Rats may prove to be the missing link in a suspected case of SARS (severe acute respiratory syndrome) first reported in Guangzhou, capital city of South China's Guangdong Province.
A mutated strain of the deadly virus was diagnosed on a 32-year-old freelance television producer, making him the first suspected SARS patient on the mainland since last May.
However, health officials and top experts reached by China Daily yesterday cautioned that more laboratory tests must be done before any confirmation can be made.
New details surfaced when local Guangzhou media reported the patient had set traps for rats that had invaded his apartment before he showed SARS symptoms. Laboratory tests have shown that some of the rats caught in his apartment also tested positive for SARS.
However, this does not necessarily mean that the rats are the definitive source of the new strain of coronavirus, Liu Qiyong, an expert on epidemics from the Chinese Centre for Diseases Control and Prevention (CDC), said yesterday.
The result may have been caused by some other strain of coronavirus carried by the rats, since there is a slight difference from the kind that caused the SARS outbreak in human beings last spring, Liu said. In fact, other strains have been found in rats, as well as in other animals long before the new case emerged.
Liu and his colleagues have checked out more than 10 kinds of animals, including masked palm civets and rats over the past several months trying to identify the virus that has caused SARS. More work must be done to pinpoint one particular strain as the one that jumped to human beings, Liu said.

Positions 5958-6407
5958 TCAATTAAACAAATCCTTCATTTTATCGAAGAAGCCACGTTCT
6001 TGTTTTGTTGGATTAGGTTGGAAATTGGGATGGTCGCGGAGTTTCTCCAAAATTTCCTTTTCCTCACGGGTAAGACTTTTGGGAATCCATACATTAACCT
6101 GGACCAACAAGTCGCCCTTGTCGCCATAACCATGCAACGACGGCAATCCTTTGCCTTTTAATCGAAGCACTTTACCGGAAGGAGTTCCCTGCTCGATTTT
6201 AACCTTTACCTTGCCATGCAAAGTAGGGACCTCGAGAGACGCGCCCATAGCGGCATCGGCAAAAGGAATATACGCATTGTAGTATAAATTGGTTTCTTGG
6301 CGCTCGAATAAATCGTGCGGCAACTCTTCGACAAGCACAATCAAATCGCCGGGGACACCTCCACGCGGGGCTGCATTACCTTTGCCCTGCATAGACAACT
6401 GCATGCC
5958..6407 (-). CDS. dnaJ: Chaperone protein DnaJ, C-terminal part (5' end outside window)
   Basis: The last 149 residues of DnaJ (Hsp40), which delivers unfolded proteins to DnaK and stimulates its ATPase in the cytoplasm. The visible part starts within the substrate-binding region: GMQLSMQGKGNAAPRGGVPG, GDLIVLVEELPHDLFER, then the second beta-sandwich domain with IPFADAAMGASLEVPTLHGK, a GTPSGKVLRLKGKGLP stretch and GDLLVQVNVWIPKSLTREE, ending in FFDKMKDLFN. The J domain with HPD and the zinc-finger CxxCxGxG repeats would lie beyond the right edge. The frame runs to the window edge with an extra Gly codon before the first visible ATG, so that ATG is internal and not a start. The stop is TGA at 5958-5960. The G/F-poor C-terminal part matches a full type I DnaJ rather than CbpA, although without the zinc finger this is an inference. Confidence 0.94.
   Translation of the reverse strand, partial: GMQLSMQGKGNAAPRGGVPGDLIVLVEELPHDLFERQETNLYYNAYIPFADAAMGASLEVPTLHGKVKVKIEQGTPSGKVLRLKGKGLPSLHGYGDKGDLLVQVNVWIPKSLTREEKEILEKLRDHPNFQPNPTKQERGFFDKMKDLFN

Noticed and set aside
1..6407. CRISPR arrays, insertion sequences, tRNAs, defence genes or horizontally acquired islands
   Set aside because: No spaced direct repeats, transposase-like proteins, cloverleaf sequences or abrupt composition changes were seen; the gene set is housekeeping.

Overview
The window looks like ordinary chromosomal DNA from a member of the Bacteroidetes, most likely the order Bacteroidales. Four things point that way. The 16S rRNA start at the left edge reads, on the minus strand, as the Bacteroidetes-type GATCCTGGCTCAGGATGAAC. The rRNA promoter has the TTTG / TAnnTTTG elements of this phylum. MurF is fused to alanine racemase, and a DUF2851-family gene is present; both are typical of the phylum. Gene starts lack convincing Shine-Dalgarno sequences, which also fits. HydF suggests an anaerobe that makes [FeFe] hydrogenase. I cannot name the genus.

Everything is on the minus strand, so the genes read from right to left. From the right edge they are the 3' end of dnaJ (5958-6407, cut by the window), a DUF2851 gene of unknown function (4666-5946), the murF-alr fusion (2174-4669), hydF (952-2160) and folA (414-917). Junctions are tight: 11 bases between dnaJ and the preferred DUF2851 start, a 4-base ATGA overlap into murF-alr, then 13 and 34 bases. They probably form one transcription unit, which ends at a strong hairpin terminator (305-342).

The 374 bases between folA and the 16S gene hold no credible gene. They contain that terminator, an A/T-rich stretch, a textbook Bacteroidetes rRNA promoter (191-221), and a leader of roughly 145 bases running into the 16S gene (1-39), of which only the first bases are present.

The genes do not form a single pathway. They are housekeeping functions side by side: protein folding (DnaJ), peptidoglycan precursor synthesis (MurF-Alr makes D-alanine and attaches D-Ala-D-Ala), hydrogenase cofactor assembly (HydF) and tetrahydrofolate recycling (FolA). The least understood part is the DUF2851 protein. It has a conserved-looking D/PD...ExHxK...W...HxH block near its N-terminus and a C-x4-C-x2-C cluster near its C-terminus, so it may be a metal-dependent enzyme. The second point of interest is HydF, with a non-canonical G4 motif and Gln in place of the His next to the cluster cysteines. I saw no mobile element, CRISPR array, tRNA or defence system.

Liu's remark was echoed by Mao Qun'an, spokesman for the Ministry of Health, who told China Daily that scientists must do further research before they can answer questions such as how SARS was passed to human beings from animals or other sources.
Mao said Chinese experts generally tend to agree that samples from the Guangzhou man with positive SARS result in lab tests are conclusive that he has contracted SARS.
However, Mao and World Health Organization spokesman Roy Wadia both emphasized that experts from WHO are re-examining the results submitted by their Chinese counterparts, and their conclusion is expected to come out today or tomorrow.
However, some WHO experts have cautioned that, without obvious SARS connection like a wild animal or lab contamination, and without separating the virus from the man's body, it is still too early to confirm the case. The positive results are not enough of an indicator, they argue, because the man could have been infected last spring but, due to internally developing antibody, may not have shown any symptoms until now.